Climbing Back Up The Mountain

Sometimes saving a brand means making tough choices. In order for Eastern Mountain Sports to regain its foothold as a premier outdoor outfitter, it may have to cut loose many of its customers.

Will Manzer isn’t chicken. On the contrary, the 52-year-old CEO of outdoor retailer Eastern Mountain Sports looks more like he might just pick a fight for the hell of it. Lean, bald, and caffeinated, he’s prone to bounding from his chair and racing around his desk, arms reaching out to illustrate a point. The man even listens fiercely — peering, ears cocked, as if he might beat you to your own thoughts. It’s the kind of intensity that has earned him the nickname “Mad Dog” at the company’s headquarters in the woods of Peterborough, New Hampshire. But chicken or not, Manzer is running for his life. And he’s taking the 37-year-old company he bought last year with him. Call it a fighting retreat.


EMS, an 85-store sporting-goods chain, used to pride itself on being an authentic outdoor retailer. The company was founded in 1967 by a gritty mountain man who was irritated that no one in the United States carried ice-climbing axes. But in recent years, EMS moved away from selling technical gear such as kayaks, rock-climbing shoes, and ski bindings to hard-core outdoor types, and began courting older, mainstream customers with such soft stuff as fleece jackets and cotton sweaters. By the time Manzer signed on as CEO in 2003, EMS was a blurry also-ran in the industry. “EMS had become a Gap with climbing ropes,” says Manzer of the outfit he acquired through a management buyout in September.

Now Manzer vows to drag EMS out from its refuge behind the racks of khaki slacks. But taking the 1,650-employee company back to its authentic roots will be tough and risky. Manzer is questioning everything about its products, its image — and, most of all, its customers. It’s a process that will radically reshape EMS around a younger customer base and an edgier product line. And as the chain seeks to recapture its authentic outdoor sports heritage, not all customers will be welcome. “We’re inevitably going to alienate some of the soccer moms and dads,” Manzer says. In the short run, that could mean some loss of revenue, and maybe some store closings and relocations. But Manzer says EMS has to bite the bullet if it is to survive and grow again. “EMS wasn’t safe,” he says. “It wasn’t clear or differentiated. If we’re not precise in our answer to the outdoor athlete, then we mean nothing to anybody. We have to become a brand. There’s no other way out.”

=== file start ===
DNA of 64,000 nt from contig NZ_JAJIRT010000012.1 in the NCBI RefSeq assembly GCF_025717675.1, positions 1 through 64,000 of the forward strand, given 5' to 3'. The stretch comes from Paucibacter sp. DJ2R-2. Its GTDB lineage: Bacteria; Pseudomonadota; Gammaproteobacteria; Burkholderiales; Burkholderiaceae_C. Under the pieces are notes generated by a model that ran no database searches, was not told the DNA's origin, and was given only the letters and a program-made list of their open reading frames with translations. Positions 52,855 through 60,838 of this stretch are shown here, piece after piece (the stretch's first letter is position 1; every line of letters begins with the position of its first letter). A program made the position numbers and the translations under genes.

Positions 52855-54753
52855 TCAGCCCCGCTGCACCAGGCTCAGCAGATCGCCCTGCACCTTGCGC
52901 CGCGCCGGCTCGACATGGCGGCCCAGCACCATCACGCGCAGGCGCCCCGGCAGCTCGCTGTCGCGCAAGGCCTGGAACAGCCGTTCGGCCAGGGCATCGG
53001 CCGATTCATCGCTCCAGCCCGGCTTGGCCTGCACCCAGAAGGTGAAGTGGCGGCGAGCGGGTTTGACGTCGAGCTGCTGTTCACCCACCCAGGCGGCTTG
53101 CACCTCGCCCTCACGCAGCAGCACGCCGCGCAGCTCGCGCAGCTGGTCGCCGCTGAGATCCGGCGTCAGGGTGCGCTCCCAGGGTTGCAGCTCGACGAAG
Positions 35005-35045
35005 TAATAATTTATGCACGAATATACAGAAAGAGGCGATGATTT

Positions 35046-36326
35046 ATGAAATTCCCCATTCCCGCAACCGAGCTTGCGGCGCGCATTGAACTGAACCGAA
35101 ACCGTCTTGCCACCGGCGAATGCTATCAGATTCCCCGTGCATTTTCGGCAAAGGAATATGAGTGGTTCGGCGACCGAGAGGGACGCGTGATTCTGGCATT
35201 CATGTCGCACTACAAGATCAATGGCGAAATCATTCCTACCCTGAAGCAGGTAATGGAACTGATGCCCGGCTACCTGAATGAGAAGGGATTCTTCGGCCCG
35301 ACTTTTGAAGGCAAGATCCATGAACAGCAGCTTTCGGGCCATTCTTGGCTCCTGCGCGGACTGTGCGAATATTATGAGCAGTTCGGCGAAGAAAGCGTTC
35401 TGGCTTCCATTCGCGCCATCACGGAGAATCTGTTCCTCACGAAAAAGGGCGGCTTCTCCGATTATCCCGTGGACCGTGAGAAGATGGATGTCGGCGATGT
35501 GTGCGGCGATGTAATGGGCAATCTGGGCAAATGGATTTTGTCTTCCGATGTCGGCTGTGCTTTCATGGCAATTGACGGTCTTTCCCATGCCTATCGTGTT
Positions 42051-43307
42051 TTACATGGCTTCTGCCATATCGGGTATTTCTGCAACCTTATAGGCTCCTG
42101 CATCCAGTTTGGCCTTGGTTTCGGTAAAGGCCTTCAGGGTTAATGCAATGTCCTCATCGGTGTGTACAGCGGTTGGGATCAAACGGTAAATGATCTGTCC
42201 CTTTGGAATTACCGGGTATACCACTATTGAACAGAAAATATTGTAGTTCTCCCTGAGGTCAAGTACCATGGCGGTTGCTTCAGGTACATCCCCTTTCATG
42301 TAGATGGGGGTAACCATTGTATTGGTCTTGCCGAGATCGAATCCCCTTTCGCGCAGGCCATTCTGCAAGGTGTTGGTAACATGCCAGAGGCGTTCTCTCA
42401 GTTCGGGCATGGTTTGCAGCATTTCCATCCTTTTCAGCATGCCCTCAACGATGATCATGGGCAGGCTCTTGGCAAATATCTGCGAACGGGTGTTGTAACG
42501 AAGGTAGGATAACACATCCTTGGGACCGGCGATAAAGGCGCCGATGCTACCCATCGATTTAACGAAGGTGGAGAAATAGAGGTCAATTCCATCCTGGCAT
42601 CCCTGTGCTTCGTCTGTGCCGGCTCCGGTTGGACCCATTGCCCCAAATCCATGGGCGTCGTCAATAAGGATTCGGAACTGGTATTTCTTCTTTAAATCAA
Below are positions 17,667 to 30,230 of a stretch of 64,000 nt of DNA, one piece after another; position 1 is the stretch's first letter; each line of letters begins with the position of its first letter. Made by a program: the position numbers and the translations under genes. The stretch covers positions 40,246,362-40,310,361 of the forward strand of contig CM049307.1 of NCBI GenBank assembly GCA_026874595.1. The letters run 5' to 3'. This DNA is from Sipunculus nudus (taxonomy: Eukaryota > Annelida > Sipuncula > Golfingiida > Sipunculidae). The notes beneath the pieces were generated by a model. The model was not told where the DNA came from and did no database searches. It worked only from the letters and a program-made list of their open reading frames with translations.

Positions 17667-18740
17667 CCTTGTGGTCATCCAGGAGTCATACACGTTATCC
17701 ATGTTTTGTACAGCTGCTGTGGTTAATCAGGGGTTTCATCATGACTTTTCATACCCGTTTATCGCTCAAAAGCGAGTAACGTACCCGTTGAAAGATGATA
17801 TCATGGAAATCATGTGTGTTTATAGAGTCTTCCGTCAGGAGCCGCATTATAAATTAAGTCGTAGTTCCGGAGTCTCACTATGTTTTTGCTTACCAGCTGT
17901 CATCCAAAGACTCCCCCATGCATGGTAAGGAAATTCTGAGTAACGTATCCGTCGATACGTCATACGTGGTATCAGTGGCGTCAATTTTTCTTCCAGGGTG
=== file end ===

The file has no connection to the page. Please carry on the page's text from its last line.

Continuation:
Brands mired in the middle have faced similar dilemmas for years, of course — think network TV, or Sears. But the continuing triumph of omnivorous big-box retailers such as Wal-Mart and Target has made the challenge particularly acute for specialty retailers such as EMS, says Larry Selden, a Columbia marketing professor and author of Angel Customers & Demon Customers (Portfolio, 2003). The specialists simply have to intensify their focus to stay alive, offering products and services that mass merchants cannot. And that often means leaving some customers behind. The wrong customers can cost retailers time and resources, often for little or no revenue. Good ones — passionate ones — are less work, drive more profits, and help shape the image of the brand. Last year, for example, Toys “R” Us let slip that it may leave the toy market altogether in order to focus on its more targeted Babies “R” Us properties. And Best Buy made headlines this winter when the CEO revealed he was abandoning the company’s “devil” customers in the unprofitable middle — the sale- and rebate-chasing crowd — and retooling its 670 stores to cater to its high-end “angel” clientele.

At first glance, though, EMS’s once and future core customer — called the “knuckle dragger” — hardly seems angelic. “The knuckle dragger is the guy or woman living out of their car, their mother’s basement, or an apartment with 12 other people,” says Ralph Lucarelli, EMS’s director of visual marketing. “They eat, sleep, and breathe just to do their passion.” But what gives them their halos, he says, is this: “Every last dollar they get is spent on new gear.” Rodney Brewer of Worcester, Massachusetts, is just the kind of gearhead EMS lost and wants back. Brewer first walked into an EMS store when he was 12. Now 35, he’s a devotee of mountaineering, kayaking, and mountain biking; he still uses stuff he bought at EMS 20 years ago. But he was alienated by the years when EMS played Connie Francis on the in-store speakers and advertised that it sold “the best gear and equipment . . . for cheering the kids on at soccer!” The store’s message to customers like Brewer: “Don’t shop here anymore; we don’t carry gear,” says veteran employee Tim Bradbury.